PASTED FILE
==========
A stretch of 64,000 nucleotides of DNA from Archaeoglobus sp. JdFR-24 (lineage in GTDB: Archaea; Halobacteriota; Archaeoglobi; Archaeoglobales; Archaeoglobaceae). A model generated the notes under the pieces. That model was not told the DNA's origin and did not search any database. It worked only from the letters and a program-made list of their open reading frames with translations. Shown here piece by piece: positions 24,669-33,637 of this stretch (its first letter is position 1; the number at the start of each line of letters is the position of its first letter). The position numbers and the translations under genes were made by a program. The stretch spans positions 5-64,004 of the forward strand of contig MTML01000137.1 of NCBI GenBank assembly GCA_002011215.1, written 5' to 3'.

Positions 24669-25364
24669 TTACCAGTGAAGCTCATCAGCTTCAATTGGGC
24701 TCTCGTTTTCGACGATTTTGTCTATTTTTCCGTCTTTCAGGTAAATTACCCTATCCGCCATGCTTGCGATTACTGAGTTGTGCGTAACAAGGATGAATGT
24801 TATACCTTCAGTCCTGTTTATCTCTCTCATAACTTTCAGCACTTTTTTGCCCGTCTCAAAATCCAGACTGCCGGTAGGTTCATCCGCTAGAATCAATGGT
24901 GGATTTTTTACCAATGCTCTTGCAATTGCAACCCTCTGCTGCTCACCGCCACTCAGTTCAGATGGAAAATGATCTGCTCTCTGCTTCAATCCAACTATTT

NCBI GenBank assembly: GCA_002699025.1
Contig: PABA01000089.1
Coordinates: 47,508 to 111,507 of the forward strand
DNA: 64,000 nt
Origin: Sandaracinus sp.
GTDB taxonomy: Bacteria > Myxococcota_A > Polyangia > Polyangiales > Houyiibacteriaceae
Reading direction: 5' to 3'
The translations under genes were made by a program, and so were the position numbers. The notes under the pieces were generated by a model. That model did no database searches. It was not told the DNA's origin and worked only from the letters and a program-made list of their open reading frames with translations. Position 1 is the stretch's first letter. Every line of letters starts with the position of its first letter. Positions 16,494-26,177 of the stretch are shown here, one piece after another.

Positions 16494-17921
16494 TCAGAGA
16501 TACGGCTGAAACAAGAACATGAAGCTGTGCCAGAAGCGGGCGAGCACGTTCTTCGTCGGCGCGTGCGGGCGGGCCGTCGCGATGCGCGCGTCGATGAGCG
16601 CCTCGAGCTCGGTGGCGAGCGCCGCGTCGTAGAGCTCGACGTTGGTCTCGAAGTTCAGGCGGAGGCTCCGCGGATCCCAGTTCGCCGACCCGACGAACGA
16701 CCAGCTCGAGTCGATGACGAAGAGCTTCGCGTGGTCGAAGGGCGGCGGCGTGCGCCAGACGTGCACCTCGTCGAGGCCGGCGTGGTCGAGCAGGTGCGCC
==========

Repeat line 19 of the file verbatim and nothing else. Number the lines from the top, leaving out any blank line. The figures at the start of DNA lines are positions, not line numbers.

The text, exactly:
16701 CCAGCTCGAGTCGATGACGAAGAGCTTCGCGTGGTCGAAGGGCGGCGGCGTGCGCCAGACGTGCACCTCGTCGAGGCCGGCGTGGTCGAGCAGGTGCGCC